# NCERT Solutions Class 11 Maths Chapter 2

## NCERT Solutions Class 11 Mathematics Chapter 2 – Relations and Functions

NCERT Solutions Class 11 Mathematics Chapter 2 is available on the Extramarks website. It covers all the fundamental and advanced concepts used in Algebra. Chapter 2 Solutions cover topics of a) relation – a set of ordered pairs and b) function – that expresses the correspondence between input and output. The Chapter covers all the essential concepts and is updated with the latest CBSE syllabus, 2022-2023. Further, the concepts explain the key points related to relations and functions with examples. With the help of NCERT Solutions Class 11 Mathematics Chapter 2, students can acquire detailed knowledge of the topic.

Beyond learning the concepts, it is essential to use the applications practically. Thus, the students can refer to NCERT Solutions Class 11 Mathematics Chapter 2 and NCERT Solutions for improving their performance. Relation and functions build-essential fundamentals for Mathematics, and it helps to understand the advanced concepts covered in other Chapters.

Stay tuned to the Extramarks website for the latest notification regarding syllabus updates. In addition, the students can refer to other solutions of both primary and secondary Classes including NCERT solutions Class 1, NCERT solutions Class 2, NCERT solutions Class 3, NCERT solutions Class 4, NCERT solutions Class 5, NCERT solutions Class 6, NCERT solutions Class 7 and others.

### Key Topics Covered In NCERT Solution for Class 11 Mathematics Chapter 2

Chapter 2 Class 11 Mathematics includes concepts based on Relations and Functions Class 11. NCERT Solutions students will be provided with examples of every concept covered throughout the Chapter. These examples make it  easier for students to grasp the implementation and application of the formulas that are hidden within this Chapter. They also adhere to the same format as in exam papers. This format makes it easier for students to become accustomed to it and  don’t  get nervous or anxious during exams.

NCERT Solutions Class 11 Maths Chapter 2 covers all the sums covered in the exercises and examples in this Chapter. This assists students move from basic to more complex problem-solving techniques and quickly builds  their understanding of this Chapter.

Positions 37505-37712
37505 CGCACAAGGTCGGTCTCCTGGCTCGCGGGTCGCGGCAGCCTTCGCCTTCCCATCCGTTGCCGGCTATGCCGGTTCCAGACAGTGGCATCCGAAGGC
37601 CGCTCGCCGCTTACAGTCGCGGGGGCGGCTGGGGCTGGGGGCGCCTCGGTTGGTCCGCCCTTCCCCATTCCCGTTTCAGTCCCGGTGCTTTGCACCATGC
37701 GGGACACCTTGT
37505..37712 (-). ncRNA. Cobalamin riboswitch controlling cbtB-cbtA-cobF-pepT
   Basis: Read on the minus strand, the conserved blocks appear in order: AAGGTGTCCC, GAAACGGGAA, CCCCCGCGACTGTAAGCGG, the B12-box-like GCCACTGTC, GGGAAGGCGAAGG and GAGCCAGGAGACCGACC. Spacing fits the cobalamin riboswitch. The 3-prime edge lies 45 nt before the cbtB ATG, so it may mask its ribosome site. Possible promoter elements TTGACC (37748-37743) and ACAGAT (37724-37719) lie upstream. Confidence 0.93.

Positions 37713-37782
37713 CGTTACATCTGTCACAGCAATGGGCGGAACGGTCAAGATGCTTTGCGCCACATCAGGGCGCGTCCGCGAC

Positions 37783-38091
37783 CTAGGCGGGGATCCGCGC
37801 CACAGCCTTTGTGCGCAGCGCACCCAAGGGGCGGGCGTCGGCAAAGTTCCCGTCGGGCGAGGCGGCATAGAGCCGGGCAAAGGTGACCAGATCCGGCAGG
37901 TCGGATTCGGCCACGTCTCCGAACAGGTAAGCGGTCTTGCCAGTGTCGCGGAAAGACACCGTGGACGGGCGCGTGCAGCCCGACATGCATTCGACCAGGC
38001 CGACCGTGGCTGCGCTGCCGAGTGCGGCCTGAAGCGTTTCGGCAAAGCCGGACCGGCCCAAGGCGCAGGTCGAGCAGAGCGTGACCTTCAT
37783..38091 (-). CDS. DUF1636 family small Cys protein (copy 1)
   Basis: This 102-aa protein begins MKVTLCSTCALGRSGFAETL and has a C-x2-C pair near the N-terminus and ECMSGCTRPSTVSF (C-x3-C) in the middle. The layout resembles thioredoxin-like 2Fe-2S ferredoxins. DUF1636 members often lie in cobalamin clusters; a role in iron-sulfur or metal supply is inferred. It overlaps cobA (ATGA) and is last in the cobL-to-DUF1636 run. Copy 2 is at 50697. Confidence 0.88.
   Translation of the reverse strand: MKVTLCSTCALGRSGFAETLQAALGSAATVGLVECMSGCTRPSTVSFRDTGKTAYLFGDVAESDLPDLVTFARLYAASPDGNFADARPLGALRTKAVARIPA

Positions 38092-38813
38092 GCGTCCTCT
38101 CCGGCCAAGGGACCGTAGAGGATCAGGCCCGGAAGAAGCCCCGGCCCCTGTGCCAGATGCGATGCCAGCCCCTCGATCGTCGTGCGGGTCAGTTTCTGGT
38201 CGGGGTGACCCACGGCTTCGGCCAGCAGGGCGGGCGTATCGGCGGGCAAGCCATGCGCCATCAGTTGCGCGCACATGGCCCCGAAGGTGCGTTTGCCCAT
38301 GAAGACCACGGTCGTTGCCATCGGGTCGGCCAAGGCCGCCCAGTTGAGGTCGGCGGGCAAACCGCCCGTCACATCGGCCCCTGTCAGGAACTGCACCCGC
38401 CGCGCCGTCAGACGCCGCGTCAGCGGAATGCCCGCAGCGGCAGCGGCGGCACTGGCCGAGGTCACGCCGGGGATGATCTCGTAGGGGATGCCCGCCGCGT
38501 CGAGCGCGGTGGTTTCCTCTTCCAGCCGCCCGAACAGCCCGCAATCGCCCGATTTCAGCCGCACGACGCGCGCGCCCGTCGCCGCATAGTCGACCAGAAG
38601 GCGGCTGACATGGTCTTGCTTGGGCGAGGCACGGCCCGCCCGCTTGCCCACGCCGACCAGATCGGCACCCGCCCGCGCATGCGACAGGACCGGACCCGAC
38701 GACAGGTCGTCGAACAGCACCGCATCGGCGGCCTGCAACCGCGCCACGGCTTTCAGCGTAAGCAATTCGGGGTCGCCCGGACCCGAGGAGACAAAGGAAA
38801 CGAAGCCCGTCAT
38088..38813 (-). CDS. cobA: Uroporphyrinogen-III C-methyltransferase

Every topic covered in NCERT Solutions Class 11 Maths Chapter 2 is thoroughly explained to help the students understand the functions and relationships.

The key topics covered in the solution are as follow:

 Chapter 2 Relations and Functions Exercise 2.1 Introduction and Cartesian Products of Sets Exercise 2.2 Understanding Relations, Properties, and Applications Exercise 2.3 Types and Functions Miscellaneous Exercise Miscellaneous

2.1 Introduction and Cartesian Products of Sets

This section will explain the basics of the Cartesian Product of Sets. They are given two sets that are not empty, P and Q. The cartesian product Q x P is the set of all ordered pairs from P and Q. These are just a few of the conclusions that can be drawn from this definition. First, two ordered teams can be equal if their first and second elements are equal.

P × Q = { (p,q) : p ∈ P, q ∈ Q }.

2.2 Understanding Relations, Properties, and Applications

A relation is a set which describes the mapping of elements from two sets. With the help of examples and problem samples, this exercise explains the concepts of codomain and domain. They are simple to intermediate in level and rely on an understanding of the attributes of a relationship.

• Relations: A relation R between a nonempty set X and a nonempty set Y can be called a subset of the Cartesian product sets X x Y. Their subset can be obtained by describing the relationship between each ordered pair in XxY. The domain of a relation R refers to the set of all the first elements. In comparison, the range of R includes all the second elements.
• Functions: A relation between a set X and a set Y can be called a function “f” if each element of set X contains one image from set Y. A function f, in other words, is a relationship where no two pairs of the relation have the same first element.

In NCERT Solutions Class 11 Maths Chapter 2, students can improve their knowledge of relations and functions.

2.3 Types and Functions

If every element in A has only one image from set B, a relation between A and B is called a function. This exercise is based on the real algebra functions and includes different formulae to obtain the results. The graphs for identity, polynomial rational, modulus and greatest integer are covered in detail. These solutions include many examples and sums to help the students understand the basic concepts of functions.

• Power Functions: A function of f(x), where x is a constant, is known as a power function.

p(x) = anx n + an−1x n−1 + … + a2x 2 + a1x + a0

• Rational Functions: We will now examine the last type of algebraic function, the rational function.

Two polynomials, p(x) and q(x): f(x) = p(x)/q(x)

• Exponential Functions are: These functions of the form F(x) = Ax are called exponential functions. The base a is a positive constant.
• Logarithmic Functions Logarithmic functions f(x = log ax), where base a is a positive constant, are functions that are the inverse exponential functions.

2.4 Miscellaneous

The questions in this NCERT Solutions Class 11 Maths Chapter 2 consolidate the topics covered in each activity, including representations of relations and functions and some practical problems based upon algebraic functions.

Some of the key concepts, formulas, and concepts that are explained within these answers are as follows:

• Ordered Pair: The pair of elements are put together in a certain pattern to form a pair. That is referred to as the ordered pair.